UPDATE 2-CME Group beats Wall St estimate as trading climbs
By Ann Saphir
Aug 1 (Reuters) - CME Group Inc, the world's biggest futures exchange operator, reported a 27 percent rise in quarterly profit, beating expectations, as trading jumped both at home and abroad.
Net income rose to $311.2 million or 93 cents a share, in the second quarter, from $244.9 million, or 74 cents a share, a year earlier, the Chicago-based exchange operator said Thursday. Analysts, on average, expected net income of 89 cents a share, according to Thomson Reuters I/B/E/S.
The rise in profits was driven in large part by renewed market speculation over when the U.S. Federal Reserve will exit its bond-buying stimulus program, which helped buoy trading of CME's flagship interest-rate futures contracts.
The results suggested Chief Executive Phupinder Gill's focus on international markets was paying off, as trading from Asia and Latin America rose to new records.
Gill and other top executives have redoubled overseas sales efforts, focusing on energy trading as they visited London, Geneva, Shanghai and Tokyo on a recent trip.
CME Group is trying to attract new global customers to all three oil benchmark contracts, and Gill said the effort is paying off, citing a rise in trades of energy futures and options, among its most profitable contracts.
A pipeline of brokers in China is eager to sign on to CME Group as full members, he said, further boosting prospects overseas.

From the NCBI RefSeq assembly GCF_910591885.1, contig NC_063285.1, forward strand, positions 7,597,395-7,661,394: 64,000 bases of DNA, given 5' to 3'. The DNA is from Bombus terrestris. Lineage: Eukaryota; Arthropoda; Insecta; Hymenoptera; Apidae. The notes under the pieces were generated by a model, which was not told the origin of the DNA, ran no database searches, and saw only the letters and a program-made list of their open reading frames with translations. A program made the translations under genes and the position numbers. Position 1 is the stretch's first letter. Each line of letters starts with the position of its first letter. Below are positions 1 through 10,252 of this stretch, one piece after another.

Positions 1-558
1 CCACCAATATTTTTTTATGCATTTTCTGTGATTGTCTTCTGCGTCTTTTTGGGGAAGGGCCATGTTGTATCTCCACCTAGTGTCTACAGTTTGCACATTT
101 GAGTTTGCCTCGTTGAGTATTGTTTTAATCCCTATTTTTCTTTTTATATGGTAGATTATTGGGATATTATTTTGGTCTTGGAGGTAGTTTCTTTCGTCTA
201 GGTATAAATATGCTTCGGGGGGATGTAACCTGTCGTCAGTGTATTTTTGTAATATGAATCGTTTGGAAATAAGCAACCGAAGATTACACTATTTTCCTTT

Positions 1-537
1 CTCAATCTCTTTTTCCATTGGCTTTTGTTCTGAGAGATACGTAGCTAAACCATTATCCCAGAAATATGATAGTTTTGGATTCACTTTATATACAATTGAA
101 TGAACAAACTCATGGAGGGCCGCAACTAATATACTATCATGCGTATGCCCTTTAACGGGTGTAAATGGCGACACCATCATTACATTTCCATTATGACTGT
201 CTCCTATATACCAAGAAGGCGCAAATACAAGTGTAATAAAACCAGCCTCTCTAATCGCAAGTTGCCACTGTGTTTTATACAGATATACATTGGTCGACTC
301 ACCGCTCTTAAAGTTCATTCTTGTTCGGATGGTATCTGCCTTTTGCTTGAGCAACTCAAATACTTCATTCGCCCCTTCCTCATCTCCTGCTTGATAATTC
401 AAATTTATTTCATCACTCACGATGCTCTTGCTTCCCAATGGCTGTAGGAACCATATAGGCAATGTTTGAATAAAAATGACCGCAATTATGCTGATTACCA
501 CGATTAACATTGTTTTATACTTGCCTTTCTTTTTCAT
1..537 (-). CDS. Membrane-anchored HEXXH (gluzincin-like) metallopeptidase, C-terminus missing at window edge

CME Group, which operates the Chicago Board of Trade and the New York Mercantile Exchange, plans to open its first exchange abroad, in London, later this year.
A rise in payments from Brazilian strategic partner BM&F Bovespa boosted revenue as well, said Wells Fargo analyst Christopher Harris.
CME Group is a frequent critic of increased regulation, but on Thursday's call, top executives suggested the exchange operator is benefiting from recent rule changes.
Regulator scrutiny of Wall Street's trading in physical commodities, a major headache for some of its biggest customers, could be a "net positive" for the company if they turn to futures markets to replace bets in the cash markets, CME Executive Chairman Terrence Duffy told analysts on a conference call.
New government mandates for clearing of over-the-counter swaps drove an increase in the company's cleared swaps business. The volume of rates contracts tripled from the prior quarter to $41 billion in notional value each day, Gill said.
Daily volume so far this quarter has climbed to $62 billion, he said, as more asset managers, insurance companies and government-backed entities used the service.
Total revenue rose to $816.1 million from $795.9 million a year earlier as trading at its exchanges rose 16 percent to a daily average of 14.3 million contracts.
Expenses fell to $308.3 million from $326.7 million.
CME ended the quarter with cash and marketable securities on hand of $2 billion.
The stock rose 0.3 percent to $74.25 on Nasdaq.
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